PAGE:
In his 2021 national budget, Finance minister Mthuli Ncube allocated ZWL$160 million (about US$2 million) for the equipment of the county’s laboratories and renovations of the National Institute of Health Research and government analyst laboratory buildings.
Currently, Zimbabwe is developing a draft Covid-19 vaccination framework for the roll-out of the vaccine, according to the government.
Zimbabwe is reportedly a party to the WHO-led Global Access Facility — Covax — which plans to secure and distribute millions of doses of the vaccine to developing countries, once licensed and approved.
The initiative, which seeks to secure at least 220 million doses, will enable the fast and equitable distribution of the vaccine.
Provisionally, the WHO distribution mechanism seeks to proportionally allocate doses until all countries have enough doses to cover 20% of their population.
Partners in the global health community, led by the WHO, collaborating with health research institutions, provided guidance to the pharmaceutical industry, for production and testing of candidate Covid-19 diagnostics, vaccines, and therapeutics.
MCAZ, in anticipation of submission of applications for emergency use authorisation (EUA), expedited review process (ERP) and registration of Covid-19 vaccines, developed its guidance on submission of Covid-19 vaccine applications for emergency use authorisation and registration.
What exactly is involved in producing a vaccine?
To apply for the registration of Covid-19 vaccine in Zimbabwe, the applicant must have an establishment licence to manufacture, package/label, test, import, distribute or wholesale a health product. During the application review process, applicants must demonstrate compliance with current good manufacturing practices.
All applications for the registration of Covid-19 vaccines should be accompanied by the appropriate risk management plan. Applicants may use an international revised management procedure. However, Zimbabwe specific issues should be considered, for example, HIV, tuberculosis, malaria among others.
To assess the safety of a vaccine, MCAZ requires an adequate number of vaccine recipients; monitoring for a sufficiently long time.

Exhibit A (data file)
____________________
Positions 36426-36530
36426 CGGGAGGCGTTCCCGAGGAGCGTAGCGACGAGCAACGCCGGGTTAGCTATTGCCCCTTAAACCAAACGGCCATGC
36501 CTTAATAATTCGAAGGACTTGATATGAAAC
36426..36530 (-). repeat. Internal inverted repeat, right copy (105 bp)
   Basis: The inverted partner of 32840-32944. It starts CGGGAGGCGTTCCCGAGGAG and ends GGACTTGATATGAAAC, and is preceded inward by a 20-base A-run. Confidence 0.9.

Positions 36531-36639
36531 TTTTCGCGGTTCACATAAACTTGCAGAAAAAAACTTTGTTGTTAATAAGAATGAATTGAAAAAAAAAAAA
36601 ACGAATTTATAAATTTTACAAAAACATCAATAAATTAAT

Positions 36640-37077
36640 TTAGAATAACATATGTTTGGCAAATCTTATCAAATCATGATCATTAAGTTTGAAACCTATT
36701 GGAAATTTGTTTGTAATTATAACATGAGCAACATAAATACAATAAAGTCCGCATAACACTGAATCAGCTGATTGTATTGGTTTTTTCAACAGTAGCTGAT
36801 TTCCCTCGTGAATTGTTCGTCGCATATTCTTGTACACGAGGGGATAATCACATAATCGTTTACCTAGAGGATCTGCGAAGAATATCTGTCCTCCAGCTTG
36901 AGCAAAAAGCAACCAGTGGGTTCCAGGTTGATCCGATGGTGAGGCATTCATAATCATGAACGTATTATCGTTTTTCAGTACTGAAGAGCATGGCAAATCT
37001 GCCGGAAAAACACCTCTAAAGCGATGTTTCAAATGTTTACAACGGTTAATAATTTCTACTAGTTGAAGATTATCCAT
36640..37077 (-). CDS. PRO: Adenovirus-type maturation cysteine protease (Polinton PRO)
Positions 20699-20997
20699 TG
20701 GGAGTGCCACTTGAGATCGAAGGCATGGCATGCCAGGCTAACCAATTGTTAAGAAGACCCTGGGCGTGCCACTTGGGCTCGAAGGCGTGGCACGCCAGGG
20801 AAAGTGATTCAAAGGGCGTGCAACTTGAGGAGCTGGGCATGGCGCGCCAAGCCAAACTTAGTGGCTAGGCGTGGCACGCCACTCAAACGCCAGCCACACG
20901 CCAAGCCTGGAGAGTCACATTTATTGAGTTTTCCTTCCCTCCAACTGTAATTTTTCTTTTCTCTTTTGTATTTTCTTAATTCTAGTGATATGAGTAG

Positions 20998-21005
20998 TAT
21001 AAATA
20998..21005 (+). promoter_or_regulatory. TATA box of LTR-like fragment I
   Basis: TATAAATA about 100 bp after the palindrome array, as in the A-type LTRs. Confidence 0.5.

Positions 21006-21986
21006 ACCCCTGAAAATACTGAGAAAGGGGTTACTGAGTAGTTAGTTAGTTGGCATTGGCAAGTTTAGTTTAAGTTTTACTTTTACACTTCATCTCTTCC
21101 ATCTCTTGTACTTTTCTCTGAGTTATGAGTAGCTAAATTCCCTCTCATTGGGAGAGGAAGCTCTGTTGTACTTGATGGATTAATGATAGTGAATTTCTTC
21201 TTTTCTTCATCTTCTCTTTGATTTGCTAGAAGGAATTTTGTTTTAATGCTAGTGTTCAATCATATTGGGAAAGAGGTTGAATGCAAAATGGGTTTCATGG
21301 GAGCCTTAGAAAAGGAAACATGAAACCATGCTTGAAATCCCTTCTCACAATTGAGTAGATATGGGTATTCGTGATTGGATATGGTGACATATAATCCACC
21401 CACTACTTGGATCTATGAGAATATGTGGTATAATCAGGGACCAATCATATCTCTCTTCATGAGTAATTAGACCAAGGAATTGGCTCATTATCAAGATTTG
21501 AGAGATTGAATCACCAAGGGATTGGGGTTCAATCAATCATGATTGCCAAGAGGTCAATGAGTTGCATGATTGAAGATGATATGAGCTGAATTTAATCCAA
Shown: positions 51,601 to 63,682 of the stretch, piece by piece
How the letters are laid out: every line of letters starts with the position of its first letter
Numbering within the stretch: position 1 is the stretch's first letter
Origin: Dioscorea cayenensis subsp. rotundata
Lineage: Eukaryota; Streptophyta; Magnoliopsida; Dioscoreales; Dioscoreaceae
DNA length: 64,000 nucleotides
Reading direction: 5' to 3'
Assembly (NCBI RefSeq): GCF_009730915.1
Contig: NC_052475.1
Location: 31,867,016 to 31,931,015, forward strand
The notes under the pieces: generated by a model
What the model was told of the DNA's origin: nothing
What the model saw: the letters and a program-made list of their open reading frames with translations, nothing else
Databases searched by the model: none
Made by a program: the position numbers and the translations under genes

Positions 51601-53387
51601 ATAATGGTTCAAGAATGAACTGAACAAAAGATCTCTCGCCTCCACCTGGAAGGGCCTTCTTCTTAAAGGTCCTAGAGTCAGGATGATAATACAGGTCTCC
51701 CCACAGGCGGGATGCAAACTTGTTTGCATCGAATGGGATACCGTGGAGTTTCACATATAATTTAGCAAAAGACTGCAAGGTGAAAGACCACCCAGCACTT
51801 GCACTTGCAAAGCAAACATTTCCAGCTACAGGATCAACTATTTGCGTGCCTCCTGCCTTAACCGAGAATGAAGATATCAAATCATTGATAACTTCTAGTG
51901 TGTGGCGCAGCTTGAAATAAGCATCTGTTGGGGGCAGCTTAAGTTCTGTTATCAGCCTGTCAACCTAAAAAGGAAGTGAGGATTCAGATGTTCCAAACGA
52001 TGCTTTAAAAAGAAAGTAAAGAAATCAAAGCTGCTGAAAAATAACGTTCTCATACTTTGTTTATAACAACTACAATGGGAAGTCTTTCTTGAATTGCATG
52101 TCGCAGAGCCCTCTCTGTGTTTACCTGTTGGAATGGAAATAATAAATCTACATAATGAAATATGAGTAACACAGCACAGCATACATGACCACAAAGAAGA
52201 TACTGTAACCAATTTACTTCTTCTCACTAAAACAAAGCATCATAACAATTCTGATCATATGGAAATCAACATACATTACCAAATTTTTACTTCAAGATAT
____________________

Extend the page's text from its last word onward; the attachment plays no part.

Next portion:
This requirement is needed to detect common and expected adverse reactions, as well as events that are less common but potentially more severe. The safety database for a Covid-19 vaccine should have at least 3,000 study participants who have been vaccinated with the dosing regimen intended for authorisation.
The data should come from phase three randomised placebo-controlled trials that allow for the collection of adverse events in the vaccinated (at least 3,000 participants) versus the placebo (at least 3,000 participants) group.
This enables the detection of more common adverse events, which are in the range of at least 1 in 1,000 doses given. These adverse reactions should be monitored closely for at least 7 days to adequately characterise the frequency of those events.
The uncommon, rare or adverse events that may take longer to manifest should also be monitored closely.
Following authorisation, clinical trial participants should be monitored for as long as feasible. The ideal time is at least 1 to 2 years. This length of time is needed to assess the duration of protection and the potential for enhanced disease.
MCAZ may issue terms and conditions requiring the sponsor to provide longer-term clinical follow-up and post-marketing safety data on adverse events of special interest, such as vaccine-associated enhanced respiratory disease, following authorisation.
MCAZ requires robust evidence of the vaccine’s ability to prevent Covid-19 infection from well-conducted phase 3 clinical trials in humans. A target threshold of at least 50% efficacy may be considered reasonable for Covid-19 vaccines depending on the risk or benefit ratio.
The clinical trials for Covid-19 vaccine should demonstrate that the vaccine reduces the incidence of a symptomatic SARS-CoV-2 infection by at least 50% in people who are vaccinated, compared to a control group of people who don’t receive the vaccine.
Enough people should be enrolled so that the trial is sufficiently powered to exclude an efficacy result below 30%. The trial must have a sufficient number of participants with severe Covid-19 infection in the control group to show that the vaccine is effective.
This efficacy estimate is regardless of when the data are analysed, including any pre-specified early looks at the data while the clinical trial is underway.